“Does the seller need to fix this?”
That’s a common question that home inspectors are asked when we find defects at houses that we inspect, and the answer is always no. While a municipal inspector may come up with a big list of required repairs for a seller if their city has required point of sale / Truth-In-Housing inspections, a home inspection is usually completely independent of any type of government regulations. Here in Minnesota, the entire home inspection industry in completely unregulated. Issues that come up during a home inspection may be negotiable, but there are no hard and fast rules about repairs that sellers need to complete as a result of a home inspection. When a home inspector finds defects during a home inspection, there are four common ways for the buyer to deal with them: pay less for the house, cancel the purchase, have the seller perform repairs, or do nothing. Today I’ll give my two cents on each.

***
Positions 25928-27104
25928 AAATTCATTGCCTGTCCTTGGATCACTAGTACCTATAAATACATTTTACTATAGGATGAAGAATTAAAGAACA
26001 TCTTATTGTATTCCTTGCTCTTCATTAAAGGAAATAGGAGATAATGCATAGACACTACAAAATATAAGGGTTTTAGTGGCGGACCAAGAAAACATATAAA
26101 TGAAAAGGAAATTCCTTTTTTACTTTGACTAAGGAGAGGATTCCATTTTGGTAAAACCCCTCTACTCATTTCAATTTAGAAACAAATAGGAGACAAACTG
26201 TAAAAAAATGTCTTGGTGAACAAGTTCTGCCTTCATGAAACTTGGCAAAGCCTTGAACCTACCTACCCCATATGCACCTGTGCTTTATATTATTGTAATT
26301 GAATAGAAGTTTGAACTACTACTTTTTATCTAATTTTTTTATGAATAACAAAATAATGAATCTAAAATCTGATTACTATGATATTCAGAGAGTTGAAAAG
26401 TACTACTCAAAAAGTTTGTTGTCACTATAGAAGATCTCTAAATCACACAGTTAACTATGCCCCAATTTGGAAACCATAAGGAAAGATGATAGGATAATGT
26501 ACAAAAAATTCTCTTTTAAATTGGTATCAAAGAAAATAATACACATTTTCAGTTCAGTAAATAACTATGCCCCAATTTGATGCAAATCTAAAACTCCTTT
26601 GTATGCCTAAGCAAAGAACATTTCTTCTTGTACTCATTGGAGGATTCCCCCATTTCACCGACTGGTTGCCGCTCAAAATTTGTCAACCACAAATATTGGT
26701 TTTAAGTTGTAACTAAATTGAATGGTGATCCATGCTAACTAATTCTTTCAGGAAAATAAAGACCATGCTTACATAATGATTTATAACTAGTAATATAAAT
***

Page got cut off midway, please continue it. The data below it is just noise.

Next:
Lower the price of the house. With this option, the buyer can hire their own contractors to do the work, and they can oversee the whole project after they own the house. This is a common approach, but it’s not always a practical approach because it doesn’t leave the new home buyers with any cash to pay for repairs unless they’re going some special financing, such as a 203k loan.
Cancel the purchase. This happens when the buyer decides there are too many problems with the house, when buyers and sellers can’t come to an agreement, or when there is just no equity in the home to lower the price. Usually when a deal falls apart as a result of the inspection, it’s because there are major defects with the home that the seller either wasn’t aware of or didn’t disclose. Some of the biggest deal-killers are foundation problems, wet basement problems, roof problems, siding problems, and major plumbing or electrical problems.